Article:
The Striated Heron

This bird is a rare visitor from South America, with only six prior recorded sightings in the last forty years.

Posted August 3, 2019

In recent weeks, I have been thrilled to repeatedly observe a rare South American visitor to Bonaire–the Striated Heron.

At first glance, this small heron might be confused with the common similar species, the Green Heron,  but if one takes the time to look closely, there are obvious differences in both outward appearance and behavior.

Distinctive differences in outward appearance.

The white and rufous (reddish) stripes on the front of the neck are the biggest clue to your identifying a Striated Heron.  Another difference is that the side of the neck is more gray than rufous.  Like the Green Heron, the Striated Heron is normally solitary, found standing quietly around wetland habitats, such as Pekelmeer on the Southern Tour.

The Striated Heron

The Striated Heron

The Green Heron

The Green Heron

Behavioral differences between the Striated Heron and the Green Heron.

During the hours I spent with this special bird, I noticed several behavioral differences as well.  First, I always find the Green Heron to be easily “spooked.”  Simply stopping a vehicle might be enough for the Green Heron to fly away.

I was surprised to find the Striated Heron had no interest in me at all.  Although I used the vehicle as a blind, I was able to move forward or backward to follow along its path, and the bird didn’t even seem to take notice.

Another behavior which I found to be extremely interesting was that of how the bird fished.  Herons, of course, consume fish as a mainstay of their diet,  and I have always seen a fish being manipulated so that it could be eaten head first.  Otherwise, the fish’s dorsal fins could catch in the throat (see the image of a Green Heron consuming a fish head-first).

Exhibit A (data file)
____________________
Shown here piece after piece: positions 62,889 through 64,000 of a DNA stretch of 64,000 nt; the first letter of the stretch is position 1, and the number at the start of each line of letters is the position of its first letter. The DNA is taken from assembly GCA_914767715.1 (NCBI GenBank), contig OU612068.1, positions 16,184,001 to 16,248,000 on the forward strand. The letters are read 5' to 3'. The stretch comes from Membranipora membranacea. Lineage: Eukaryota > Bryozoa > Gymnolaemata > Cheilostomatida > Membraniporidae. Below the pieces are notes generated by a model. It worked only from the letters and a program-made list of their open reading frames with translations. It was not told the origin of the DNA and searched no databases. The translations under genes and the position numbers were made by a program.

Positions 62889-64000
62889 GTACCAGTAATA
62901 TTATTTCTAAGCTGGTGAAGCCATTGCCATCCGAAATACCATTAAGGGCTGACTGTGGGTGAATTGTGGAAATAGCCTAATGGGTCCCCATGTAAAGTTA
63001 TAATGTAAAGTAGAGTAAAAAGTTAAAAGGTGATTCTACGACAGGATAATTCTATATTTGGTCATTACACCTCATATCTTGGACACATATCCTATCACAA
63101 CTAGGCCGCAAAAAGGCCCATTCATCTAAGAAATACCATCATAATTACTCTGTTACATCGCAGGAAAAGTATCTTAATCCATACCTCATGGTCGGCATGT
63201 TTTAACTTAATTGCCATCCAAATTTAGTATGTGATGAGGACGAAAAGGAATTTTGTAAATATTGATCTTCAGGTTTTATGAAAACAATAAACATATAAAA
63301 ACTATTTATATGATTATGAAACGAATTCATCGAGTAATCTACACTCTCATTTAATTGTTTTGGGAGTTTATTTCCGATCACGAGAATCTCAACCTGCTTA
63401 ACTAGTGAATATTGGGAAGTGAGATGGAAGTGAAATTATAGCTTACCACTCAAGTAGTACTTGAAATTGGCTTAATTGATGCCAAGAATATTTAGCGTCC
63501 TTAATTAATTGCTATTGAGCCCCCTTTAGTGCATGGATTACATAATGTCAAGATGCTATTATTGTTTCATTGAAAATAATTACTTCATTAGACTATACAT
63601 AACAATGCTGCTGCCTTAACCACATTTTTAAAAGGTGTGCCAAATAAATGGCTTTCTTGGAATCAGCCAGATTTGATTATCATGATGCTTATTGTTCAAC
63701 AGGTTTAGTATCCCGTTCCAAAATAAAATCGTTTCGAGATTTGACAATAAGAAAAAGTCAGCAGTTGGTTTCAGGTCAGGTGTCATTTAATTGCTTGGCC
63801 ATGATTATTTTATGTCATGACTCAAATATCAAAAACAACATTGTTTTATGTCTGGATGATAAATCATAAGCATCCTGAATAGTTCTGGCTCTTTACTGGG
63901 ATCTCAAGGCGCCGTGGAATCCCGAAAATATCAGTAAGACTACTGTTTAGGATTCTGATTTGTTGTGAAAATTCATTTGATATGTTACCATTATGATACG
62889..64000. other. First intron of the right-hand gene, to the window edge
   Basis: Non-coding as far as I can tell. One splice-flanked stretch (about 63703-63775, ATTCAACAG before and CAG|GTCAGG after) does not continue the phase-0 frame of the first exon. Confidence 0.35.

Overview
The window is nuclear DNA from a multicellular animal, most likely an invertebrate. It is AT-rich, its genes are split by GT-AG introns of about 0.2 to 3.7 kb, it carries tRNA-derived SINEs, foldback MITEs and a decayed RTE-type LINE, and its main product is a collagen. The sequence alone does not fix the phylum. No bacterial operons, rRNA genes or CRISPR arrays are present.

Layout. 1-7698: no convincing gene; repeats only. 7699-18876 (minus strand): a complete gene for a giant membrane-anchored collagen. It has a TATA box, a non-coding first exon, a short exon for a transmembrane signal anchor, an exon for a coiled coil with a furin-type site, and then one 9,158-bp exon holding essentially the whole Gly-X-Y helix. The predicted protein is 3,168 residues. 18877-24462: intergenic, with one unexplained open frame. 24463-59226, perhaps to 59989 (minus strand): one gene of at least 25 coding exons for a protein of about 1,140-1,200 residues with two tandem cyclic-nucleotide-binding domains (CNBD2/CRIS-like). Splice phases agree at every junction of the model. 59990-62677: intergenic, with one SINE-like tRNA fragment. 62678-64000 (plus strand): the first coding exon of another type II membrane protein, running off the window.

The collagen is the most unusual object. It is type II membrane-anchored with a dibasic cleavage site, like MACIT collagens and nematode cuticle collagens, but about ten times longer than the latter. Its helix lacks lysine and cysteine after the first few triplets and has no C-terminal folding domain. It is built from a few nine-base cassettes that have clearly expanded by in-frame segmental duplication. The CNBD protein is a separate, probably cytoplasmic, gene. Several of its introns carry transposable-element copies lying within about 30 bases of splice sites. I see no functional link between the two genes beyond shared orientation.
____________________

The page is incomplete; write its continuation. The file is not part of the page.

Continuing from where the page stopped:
However, this Striated Heron has the unusual behavior of catching a fish, shaking it violently (reminding me of a dog with a favorite plush toy), and then swallowing it sideways.  I could watch the fish on its travels down the entire elongated throat!

A Green Heron eating its catch head-first.

Historically recorded sightings of the Striated Heron.

According to eBird, this bird has been only observed a handful of times in the past 40 years, prior to my four sightings in the past month.  However, it should be noted that there most likely have been additional occurrences.  It’s possible that observers misidentified this bird as a Green Heron, or, if it was properly identified, the sighting might not have been officially recorded.


About the author

Susan has been living on Bonaire for over 30 years. She is a certified bird guide, a PADI SCUBA Diving Master Instructor,  and an underwater and topside photographer.

Susan is a certified bird guide, living on Bonaire, in the Dutch Caribbean.

Reach out to Susan

Contact Susan via email, Facebook Messenger, give Susan a call, or simply use the online form below.

If you have any questions in regard to your birding tour on Bonaire, feel free to contact Susan to get answers.  She is always happy to elaborate on routes or best times for a tour based upon your own personal preferences.  Tours can be tailored to your own interests, whether that be birds, photography, or both!

It is also recommended that you do some homework about Bonaire's birds before you visit.  By knowing a little bit about the birds which might be encountered on tour, your enjoyment will be heightened!  Be sure to check out these resources for Bonaire Birding. Reading the Bonaire Bird Blog will also accustom you to the birds that habitually are encountered on Bonaire.

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